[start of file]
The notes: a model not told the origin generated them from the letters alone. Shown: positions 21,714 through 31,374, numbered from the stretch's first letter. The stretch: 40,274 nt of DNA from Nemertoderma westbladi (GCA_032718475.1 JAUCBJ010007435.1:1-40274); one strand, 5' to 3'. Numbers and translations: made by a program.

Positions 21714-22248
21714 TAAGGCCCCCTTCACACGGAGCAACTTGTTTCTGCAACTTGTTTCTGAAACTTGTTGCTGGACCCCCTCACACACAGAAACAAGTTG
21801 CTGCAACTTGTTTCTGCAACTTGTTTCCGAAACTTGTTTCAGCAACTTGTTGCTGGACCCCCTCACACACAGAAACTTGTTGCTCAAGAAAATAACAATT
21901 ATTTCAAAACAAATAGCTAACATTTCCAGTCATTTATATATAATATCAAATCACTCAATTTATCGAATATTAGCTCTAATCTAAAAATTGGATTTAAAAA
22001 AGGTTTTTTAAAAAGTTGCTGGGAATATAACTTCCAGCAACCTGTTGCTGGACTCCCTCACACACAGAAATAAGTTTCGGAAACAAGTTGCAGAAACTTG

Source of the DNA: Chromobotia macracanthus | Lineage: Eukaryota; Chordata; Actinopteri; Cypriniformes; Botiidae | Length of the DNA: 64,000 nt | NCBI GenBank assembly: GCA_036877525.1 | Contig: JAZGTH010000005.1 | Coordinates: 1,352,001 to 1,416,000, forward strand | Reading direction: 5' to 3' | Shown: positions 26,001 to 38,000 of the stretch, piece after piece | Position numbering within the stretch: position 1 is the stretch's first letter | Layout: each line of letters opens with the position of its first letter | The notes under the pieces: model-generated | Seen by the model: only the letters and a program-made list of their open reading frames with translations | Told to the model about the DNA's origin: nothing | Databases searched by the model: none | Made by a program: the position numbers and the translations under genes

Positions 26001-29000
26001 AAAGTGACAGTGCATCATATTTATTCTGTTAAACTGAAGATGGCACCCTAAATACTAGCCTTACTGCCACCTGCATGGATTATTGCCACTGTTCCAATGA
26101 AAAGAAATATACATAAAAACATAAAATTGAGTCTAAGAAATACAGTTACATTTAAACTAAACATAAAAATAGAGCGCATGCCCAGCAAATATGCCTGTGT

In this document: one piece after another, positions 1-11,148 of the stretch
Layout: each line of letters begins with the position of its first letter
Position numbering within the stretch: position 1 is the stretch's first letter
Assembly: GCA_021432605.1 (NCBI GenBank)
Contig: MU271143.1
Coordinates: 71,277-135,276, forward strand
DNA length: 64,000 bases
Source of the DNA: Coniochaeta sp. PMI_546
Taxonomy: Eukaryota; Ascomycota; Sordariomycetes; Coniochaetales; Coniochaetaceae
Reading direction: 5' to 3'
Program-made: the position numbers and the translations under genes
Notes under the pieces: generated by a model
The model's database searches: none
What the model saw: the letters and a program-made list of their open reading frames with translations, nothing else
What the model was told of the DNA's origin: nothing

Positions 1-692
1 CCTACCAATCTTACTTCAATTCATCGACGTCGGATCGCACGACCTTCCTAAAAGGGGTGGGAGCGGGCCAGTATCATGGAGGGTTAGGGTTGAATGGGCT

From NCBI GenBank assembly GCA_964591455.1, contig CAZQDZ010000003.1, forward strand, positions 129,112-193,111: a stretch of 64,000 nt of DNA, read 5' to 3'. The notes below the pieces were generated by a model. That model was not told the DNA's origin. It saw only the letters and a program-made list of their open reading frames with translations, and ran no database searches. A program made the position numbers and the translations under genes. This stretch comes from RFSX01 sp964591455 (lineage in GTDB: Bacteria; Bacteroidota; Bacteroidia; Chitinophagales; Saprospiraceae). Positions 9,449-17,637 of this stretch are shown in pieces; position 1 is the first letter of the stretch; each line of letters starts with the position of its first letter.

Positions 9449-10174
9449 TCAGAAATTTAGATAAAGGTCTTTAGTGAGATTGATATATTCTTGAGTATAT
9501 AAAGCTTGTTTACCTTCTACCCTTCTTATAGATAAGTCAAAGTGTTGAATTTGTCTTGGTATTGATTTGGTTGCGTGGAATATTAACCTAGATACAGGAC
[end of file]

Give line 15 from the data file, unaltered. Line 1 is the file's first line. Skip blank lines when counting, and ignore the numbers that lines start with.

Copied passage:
Contig: MU271143.1